These present-day advertisements—Michael Jordan silhouetted in transcendent flight, Barack Obama outlined in the style of populist street art and of early black beauty products, Chief Keef detached from his own image—exemplify the contradictions that continue to shape the graphic design of race. As celebrities and as logos—as subjects and objects of design—they command a presence in the nation's consumer society, while relying on the symbolic power of blackness that can sell not only goods but abstract ideas of flight, hope, and wealth.

Today's global economy and digital media disseminate images of African Americans that can sell nearly anything to anyone, and have enlarged opportunities for black purchasing power, professional advancement, and creative expression in the American consumer society. Yet, the connection between success in the culture industry and durable change in political and economic life has often been fraught. Can a market translate into community? Do advertisers deliver an authentic black culture—or a consumable black style? How can the cultural value attached to blackness be translated into profit for Africa American people?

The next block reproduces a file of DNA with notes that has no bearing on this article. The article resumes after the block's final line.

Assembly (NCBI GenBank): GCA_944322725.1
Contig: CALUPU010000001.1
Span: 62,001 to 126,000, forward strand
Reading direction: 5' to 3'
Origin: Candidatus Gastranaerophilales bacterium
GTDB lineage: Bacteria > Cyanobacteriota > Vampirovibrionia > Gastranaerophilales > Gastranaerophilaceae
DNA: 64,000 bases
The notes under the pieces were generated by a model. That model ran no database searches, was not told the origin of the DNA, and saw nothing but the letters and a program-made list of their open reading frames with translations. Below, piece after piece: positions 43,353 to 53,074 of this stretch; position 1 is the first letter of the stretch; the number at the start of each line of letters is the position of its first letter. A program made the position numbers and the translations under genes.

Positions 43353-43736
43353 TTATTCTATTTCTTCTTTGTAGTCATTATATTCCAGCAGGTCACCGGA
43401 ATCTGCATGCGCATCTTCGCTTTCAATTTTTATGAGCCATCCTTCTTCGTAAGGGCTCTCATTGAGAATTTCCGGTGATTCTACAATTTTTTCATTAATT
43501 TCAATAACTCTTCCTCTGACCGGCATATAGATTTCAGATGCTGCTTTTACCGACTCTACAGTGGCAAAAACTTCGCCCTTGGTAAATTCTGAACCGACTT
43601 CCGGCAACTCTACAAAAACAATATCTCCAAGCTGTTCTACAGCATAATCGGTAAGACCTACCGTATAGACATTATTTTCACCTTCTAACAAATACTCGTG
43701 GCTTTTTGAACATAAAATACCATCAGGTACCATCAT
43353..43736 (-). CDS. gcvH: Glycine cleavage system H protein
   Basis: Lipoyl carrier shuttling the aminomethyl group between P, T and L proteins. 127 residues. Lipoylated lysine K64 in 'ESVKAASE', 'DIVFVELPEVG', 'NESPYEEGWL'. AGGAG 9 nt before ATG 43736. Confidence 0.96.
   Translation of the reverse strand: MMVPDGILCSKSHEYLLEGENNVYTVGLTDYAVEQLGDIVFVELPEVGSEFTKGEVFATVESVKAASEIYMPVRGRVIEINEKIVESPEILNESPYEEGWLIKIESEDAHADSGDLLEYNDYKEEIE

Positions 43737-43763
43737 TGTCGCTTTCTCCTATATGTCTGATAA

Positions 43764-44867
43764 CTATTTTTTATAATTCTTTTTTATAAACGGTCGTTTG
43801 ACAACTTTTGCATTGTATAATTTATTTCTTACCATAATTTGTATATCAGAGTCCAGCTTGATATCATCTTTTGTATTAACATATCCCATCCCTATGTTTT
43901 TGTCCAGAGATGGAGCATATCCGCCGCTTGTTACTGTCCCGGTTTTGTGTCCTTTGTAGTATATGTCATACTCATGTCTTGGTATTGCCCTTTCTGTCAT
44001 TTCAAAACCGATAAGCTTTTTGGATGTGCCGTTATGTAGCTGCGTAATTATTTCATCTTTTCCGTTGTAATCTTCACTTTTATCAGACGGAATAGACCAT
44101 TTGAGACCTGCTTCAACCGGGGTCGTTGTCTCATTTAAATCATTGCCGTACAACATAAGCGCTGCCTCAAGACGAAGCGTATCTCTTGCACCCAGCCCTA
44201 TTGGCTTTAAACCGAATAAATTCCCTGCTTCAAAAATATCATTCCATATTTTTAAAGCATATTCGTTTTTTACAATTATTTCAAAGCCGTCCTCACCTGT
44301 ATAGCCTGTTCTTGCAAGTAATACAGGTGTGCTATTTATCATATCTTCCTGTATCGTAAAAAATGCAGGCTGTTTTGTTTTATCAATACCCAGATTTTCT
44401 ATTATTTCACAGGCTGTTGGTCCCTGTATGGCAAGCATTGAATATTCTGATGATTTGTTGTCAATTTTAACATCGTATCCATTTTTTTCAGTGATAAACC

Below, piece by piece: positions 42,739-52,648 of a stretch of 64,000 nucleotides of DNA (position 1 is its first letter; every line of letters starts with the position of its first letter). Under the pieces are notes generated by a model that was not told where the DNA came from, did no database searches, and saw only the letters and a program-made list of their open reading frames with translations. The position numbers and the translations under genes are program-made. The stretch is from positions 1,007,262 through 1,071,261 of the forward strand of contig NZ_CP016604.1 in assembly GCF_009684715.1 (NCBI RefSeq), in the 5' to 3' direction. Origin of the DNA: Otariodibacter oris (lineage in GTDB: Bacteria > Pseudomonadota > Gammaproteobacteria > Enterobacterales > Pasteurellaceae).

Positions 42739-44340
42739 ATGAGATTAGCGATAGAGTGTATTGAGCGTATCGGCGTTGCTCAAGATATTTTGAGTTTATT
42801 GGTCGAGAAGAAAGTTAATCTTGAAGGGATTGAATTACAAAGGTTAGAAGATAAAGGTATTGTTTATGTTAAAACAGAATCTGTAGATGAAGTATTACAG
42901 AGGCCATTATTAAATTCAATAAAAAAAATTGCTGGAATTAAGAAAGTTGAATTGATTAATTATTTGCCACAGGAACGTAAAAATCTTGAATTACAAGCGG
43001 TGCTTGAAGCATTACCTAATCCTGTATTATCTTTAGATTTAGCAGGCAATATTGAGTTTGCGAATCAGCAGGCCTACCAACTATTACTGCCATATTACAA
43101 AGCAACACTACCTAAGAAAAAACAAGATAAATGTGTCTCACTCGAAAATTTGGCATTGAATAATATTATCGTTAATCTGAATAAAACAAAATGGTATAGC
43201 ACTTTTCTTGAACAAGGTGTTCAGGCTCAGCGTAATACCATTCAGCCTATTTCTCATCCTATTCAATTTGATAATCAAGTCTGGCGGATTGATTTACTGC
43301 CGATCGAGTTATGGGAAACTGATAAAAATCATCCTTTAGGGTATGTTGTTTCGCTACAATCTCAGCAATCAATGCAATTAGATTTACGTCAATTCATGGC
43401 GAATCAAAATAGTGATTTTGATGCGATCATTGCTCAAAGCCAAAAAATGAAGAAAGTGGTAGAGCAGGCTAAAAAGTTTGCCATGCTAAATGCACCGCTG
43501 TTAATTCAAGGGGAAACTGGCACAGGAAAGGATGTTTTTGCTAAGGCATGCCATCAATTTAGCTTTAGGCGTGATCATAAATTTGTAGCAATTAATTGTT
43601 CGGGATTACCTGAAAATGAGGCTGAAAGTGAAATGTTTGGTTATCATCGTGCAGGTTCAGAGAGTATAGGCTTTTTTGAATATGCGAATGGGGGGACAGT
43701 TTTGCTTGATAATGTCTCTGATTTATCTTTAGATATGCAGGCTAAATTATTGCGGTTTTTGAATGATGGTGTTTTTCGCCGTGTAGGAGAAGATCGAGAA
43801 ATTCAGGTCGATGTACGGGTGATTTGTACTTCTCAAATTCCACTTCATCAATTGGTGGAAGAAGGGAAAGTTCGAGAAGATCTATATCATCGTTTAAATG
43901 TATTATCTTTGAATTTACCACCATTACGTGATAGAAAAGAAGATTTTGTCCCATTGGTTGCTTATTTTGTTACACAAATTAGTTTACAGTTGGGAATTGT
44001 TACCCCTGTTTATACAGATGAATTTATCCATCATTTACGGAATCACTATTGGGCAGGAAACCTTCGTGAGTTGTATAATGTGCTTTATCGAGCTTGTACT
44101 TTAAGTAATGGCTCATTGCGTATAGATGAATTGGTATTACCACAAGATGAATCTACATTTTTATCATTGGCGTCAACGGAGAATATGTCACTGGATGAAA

These questions not only follow from the history of African Americans in commercial art but also speak to the centrality of race in how we understand—and how we will shape—the unsettled future design of American life.

Nike Air Jordan Advertisement

This advertisement for Nike Air Jordan Shoes appeared in the December 30, 1996 - January 6, 1997 issue of Sports Illustrated.

In the foreground is a tin of Murray's Pomade, on loan from Tim Samuelson.